First Thoughts: The charm of the right, the party of phwoar and order, and our current Blitz

The lewd character of a Tory MP never changes, despite what a spin doctor might say.

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The government’s 10pm curfew on pubs is mild compared with the restrictions of the past. In the 1950s pubs could not open before late morning, they were then required to close after lunch and, having readmitted customers at 6pm (5.30pm in London), had to throw them out again by 10.30pm or, on Sundays, 10pm. The rules were rigid. If you ordered a pint of beer at 10.29pm, you had to down it in a minute. “Drinking-up time” came later.

Though gradually liberalised, such rules, also affecting alcohol served in restaurants, survived until the Licensing Act of 1988. Thirsty hacks hung around Fleet Street pubs from around 5.25pm, knocking impatiently on the doors if they were still shut at 5.31pm. Needless to say, these early experiences of deferred gratification did us no harm.

Nice leanings

Are right-wingers nicer than left-wingers? The cross-dressing artist Grayson Perry told an interviewer, after he travelled across the US for a Channel 4 series on the culture wars, that he found the right “friendlier and more open”. The left showed “more antipathy to the opposition”. I don’t doubt this is true. Charm is the right’s secret weapon. If you wish to curtail women’s rights to abortion or gays’ rights to marriage or blacks’ rights to walk the streets without fear of being strangled by police, you must sound polite and reasonable lest anyone get the mistaken impression that you are a misogynist, homophobe or racist. If you own a gun ­­– Republicans are twice as likely as Democrats to do so – it would be wise to give the impression that you are tolerant and peace-loving. And if you are a lefty who would rather your children went to school without fear of being shot, you have good reason for antipathy to those who hold contrary opinions.

The Tories’ bottom line

British Tories profess nicer opinions than US Republicans but as portrayed in the diaries of Sasha Swire – a Tory writer, married to a former Tory minister – they don’t seem terribly nice people. I read extracts with a shudder of recognition. Years ago, when I was an editor, I attended the Conservatives’ annual conferences. Next to the delegates’ orgasmic enthusiasm when speakers mentioned locking criminals up and throwing away the key, I remember the parties. Nearly always, I would hear a Tory MP or minister make some lewd comment about a nearby woman: “What about that bum?”, “I’d like to give her one”, that kind of thing. Spin doctors insisted David Cameron was a new kind of Tory. Swire’s account suggests he was the same kind as those to which this left-winger developed an antipathy nearly 30 years ago.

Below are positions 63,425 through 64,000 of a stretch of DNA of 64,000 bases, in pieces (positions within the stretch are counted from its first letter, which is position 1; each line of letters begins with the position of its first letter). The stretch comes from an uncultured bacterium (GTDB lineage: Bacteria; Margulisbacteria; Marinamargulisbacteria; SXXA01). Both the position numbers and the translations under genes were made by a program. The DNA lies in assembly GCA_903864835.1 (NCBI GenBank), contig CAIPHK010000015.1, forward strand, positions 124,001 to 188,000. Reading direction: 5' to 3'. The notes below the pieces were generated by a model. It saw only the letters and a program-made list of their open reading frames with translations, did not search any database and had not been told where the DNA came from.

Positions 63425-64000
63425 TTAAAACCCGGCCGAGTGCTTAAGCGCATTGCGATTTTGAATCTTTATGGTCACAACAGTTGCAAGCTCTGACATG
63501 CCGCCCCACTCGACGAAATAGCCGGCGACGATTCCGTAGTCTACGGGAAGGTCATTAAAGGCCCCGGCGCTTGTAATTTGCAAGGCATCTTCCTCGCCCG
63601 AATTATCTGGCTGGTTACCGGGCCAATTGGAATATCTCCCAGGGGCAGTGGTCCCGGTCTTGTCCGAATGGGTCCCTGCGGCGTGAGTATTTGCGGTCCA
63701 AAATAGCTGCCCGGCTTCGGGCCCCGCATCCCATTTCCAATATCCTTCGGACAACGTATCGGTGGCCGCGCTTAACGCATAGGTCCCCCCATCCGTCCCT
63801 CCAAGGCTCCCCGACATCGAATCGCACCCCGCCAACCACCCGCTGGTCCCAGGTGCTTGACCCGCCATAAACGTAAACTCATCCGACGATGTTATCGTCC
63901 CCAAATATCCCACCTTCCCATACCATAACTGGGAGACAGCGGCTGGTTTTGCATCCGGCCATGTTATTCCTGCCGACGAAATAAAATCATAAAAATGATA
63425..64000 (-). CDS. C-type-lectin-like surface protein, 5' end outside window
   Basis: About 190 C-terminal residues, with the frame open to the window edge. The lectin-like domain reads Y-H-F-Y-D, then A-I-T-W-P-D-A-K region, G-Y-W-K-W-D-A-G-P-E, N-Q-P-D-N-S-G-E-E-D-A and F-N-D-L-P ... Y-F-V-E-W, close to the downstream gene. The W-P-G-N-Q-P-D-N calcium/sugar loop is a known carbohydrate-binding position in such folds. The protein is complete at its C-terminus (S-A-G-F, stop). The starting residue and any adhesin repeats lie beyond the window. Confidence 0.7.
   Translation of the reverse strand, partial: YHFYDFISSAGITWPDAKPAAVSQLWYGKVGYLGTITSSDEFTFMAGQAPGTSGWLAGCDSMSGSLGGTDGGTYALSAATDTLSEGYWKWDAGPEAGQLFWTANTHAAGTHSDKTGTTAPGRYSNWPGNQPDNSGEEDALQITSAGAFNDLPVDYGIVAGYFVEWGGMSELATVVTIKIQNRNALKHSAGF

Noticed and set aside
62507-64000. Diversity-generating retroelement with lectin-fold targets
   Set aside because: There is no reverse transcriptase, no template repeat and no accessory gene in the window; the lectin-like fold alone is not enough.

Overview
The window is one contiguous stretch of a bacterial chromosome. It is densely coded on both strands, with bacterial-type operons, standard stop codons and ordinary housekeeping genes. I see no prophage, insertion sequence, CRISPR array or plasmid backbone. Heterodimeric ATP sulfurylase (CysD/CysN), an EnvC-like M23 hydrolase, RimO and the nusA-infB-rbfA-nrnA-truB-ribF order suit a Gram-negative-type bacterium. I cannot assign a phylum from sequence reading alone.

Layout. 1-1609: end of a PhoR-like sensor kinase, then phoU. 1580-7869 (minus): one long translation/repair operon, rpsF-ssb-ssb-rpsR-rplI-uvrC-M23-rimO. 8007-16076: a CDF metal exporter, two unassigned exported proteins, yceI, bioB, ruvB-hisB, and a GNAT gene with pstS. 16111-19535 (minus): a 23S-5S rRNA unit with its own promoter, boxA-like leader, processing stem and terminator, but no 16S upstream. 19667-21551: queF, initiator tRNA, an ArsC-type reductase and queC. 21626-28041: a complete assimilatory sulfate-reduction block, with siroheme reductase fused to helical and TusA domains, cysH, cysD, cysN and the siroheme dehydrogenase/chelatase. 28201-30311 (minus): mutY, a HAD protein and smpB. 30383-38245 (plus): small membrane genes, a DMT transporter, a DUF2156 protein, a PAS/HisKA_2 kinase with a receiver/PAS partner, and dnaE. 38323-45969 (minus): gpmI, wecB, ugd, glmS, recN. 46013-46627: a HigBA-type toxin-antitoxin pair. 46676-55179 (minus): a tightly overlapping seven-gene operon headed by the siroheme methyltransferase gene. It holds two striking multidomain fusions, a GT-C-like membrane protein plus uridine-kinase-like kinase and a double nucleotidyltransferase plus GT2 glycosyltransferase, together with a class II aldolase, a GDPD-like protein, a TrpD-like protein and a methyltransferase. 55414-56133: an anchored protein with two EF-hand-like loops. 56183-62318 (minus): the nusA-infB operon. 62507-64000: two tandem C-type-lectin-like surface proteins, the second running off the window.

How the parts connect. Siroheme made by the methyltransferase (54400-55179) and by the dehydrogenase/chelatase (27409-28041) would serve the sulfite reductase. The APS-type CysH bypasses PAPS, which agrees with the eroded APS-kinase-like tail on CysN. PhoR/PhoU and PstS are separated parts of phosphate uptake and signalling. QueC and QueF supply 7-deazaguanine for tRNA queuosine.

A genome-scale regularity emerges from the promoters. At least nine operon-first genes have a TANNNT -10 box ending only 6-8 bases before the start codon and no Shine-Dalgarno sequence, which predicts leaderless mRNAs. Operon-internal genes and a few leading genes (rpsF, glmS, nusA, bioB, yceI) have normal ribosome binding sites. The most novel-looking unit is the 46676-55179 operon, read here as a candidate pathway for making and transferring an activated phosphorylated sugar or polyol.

Moore sceptics?

The former Daily Telegraph editor Charles Moore, however, is a right-winger with impeccable manners. But if you work for the BBC – to which he once refused to pay his licence fee because it didn’t sack an errant presenter – you may feel antipathetic to him. You would feel downright alarmed if he became, as widely predicted, BBC chairman.

Moore is a global warming denier. If appointed, he may insist on “balanced” coverage of the subject, giving arts-educated sceptics equal airtime to scientists who have spent their careers studying the climate. Ideologues such as Moore were once content with their newspaper columns. Now, as newspapers’ circulation and influence decline, they strive mightily to ensure their views get an airing in other media.

Death from the air

As I write, it is 207 days since the first of 41,877 recorded UK deaths from Covid-19. The 1940 London Blitz lasted 246 days, killing 43,500 – a number that would have been far greater without black-outs, air-raid shelters, sirens and other government precautions. If deaths from Covid-19 during the next 45 days average 38 a day, the total of victims will exactly match those killed by the Blitz in exactly the same length of time. Opponents of pub curfews, compulsory masks, limits on social gatherings and so on should reflect on this grim coincidence. 

Peter Wilby was editor of the Independent on Sunday from 1995 to 1996 and of the New Statesman from 1998 to 2005. He writes the weekly First Thoughts column for the NS.

This article appears in the 25 September 2020 issue of the New Statesman, The autumn of discontent

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